Photo by Coral Reef Research Foundation

Dressed in a linen shirt, shorts, and flip-flops, oceanographer Eric Hochberg greets me in his small office at the Bermuda Institute of Ocean Sciences in St. George’s, Bermuda—a cutting-edge marine laboratory that retains the atmosphere of an Edwardian field station.

Hochberg, though, is anything but casual when he talks about his work: the future of the world’s coral reefs.

Hochberg is the leader of NASA’s new Coral Reef Airborne Laboratory (CORAL) project—the largest aerial survey of coral reefs to date. The three-year project, beginning this month, will give scientists, advocates, and policymakers a detailed look at the conditions in major marine ecosystems in the Pacific Ocean.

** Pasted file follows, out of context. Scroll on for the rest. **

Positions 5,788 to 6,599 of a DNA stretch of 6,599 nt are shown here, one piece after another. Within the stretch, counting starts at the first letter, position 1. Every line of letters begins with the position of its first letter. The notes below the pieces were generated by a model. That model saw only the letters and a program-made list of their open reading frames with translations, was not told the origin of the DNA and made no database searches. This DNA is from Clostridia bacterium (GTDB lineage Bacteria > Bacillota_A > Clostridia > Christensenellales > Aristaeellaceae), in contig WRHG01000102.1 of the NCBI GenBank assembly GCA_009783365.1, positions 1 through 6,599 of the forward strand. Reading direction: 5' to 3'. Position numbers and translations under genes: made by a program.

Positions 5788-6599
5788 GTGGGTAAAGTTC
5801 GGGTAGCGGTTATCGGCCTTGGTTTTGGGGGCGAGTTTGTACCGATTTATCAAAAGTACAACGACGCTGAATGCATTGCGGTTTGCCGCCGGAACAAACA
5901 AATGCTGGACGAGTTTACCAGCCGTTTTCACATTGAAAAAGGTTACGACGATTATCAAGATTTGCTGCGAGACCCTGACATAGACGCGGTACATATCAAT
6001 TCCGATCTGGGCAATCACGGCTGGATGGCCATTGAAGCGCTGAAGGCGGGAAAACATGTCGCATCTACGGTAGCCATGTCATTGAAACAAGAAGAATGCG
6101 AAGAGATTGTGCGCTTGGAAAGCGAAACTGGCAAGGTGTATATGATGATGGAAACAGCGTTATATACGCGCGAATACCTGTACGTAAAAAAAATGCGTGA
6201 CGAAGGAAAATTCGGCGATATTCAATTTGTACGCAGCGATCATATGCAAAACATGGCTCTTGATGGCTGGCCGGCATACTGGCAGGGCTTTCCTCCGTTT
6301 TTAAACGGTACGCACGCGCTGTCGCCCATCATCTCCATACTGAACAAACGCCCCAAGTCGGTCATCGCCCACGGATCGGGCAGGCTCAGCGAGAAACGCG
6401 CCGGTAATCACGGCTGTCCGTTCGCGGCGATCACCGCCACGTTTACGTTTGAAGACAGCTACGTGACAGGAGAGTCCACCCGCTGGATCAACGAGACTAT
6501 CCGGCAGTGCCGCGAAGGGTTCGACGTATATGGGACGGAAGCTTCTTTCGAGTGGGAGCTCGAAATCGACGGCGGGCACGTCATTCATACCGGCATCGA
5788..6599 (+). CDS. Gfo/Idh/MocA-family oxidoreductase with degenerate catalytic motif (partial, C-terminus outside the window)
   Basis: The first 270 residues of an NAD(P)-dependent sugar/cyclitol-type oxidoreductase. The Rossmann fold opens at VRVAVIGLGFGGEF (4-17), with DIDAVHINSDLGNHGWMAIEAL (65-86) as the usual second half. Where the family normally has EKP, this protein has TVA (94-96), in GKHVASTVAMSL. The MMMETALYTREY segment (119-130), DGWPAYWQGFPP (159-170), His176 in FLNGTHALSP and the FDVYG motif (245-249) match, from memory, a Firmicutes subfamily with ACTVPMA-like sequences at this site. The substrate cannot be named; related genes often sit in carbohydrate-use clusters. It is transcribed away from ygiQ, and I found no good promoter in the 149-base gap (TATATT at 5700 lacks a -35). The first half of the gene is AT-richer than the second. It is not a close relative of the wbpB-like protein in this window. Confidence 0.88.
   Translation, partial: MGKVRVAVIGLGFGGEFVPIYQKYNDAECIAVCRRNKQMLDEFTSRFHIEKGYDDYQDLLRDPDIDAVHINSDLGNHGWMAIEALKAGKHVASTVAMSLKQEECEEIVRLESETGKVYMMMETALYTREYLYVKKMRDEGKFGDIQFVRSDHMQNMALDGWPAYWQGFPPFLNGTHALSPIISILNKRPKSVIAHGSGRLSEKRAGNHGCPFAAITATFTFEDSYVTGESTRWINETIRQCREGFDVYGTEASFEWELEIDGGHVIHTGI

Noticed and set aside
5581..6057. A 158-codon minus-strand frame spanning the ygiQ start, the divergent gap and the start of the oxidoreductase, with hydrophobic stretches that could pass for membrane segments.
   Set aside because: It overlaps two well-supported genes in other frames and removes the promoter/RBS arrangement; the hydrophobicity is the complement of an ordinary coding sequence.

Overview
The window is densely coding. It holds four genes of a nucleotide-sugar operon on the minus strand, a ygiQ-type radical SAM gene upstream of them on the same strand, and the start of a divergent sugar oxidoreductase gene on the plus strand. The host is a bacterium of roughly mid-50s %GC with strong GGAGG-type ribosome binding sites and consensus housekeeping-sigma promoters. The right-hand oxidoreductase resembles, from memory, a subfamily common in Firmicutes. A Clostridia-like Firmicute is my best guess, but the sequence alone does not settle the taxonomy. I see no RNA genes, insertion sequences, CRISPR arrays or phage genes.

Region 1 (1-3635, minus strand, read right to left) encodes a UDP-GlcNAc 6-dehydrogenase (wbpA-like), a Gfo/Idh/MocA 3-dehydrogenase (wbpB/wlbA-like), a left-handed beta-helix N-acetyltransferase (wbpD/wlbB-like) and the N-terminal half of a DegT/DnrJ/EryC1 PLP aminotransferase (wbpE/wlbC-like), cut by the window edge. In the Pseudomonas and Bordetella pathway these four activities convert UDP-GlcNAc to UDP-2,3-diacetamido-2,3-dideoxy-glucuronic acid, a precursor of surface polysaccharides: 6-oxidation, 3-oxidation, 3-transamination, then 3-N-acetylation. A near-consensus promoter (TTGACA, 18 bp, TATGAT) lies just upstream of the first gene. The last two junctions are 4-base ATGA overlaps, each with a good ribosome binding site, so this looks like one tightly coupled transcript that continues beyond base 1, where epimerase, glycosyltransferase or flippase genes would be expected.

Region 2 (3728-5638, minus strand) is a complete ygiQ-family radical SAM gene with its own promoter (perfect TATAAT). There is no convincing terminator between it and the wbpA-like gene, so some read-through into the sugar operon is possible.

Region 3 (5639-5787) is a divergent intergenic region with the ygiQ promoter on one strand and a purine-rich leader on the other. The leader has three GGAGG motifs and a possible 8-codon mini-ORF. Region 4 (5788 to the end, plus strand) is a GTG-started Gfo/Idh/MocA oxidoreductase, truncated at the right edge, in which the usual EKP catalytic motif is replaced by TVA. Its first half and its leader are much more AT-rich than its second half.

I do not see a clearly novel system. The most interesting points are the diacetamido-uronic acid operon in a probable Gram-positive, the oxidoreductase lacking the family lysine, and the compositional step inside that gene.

To date, most reef research has been conducted with a scuba tank and tape measure; a method that Hochberg says offers only a limited perspective. “It’s like walking in the woods for an hour,” he says, referring to the capacity of a scuba tank, “and trying to understand the entire forest based on a few trees.”

“We need this big picture,” he adds. “We’re talking about global change, and we need to get a handle on it.”

To this end, the CORAL team will use NASA’s Portable Remote Imaging Spectrometer (PRISM) to survey Hawai‘i, Palau, the Mariana Islands, and sections of Australia’s Great Barrier Reef. Mounted in a Gulfstream jet flying at 8,500 meters, the detector will scan the amount of light that is reflected off the ocean’s underwater surfaces and translate the wavelengths into a map-like graphic, called an image cube, for scientists to analyze. Divers will collect in-water measurements to verify PRISM’s findings.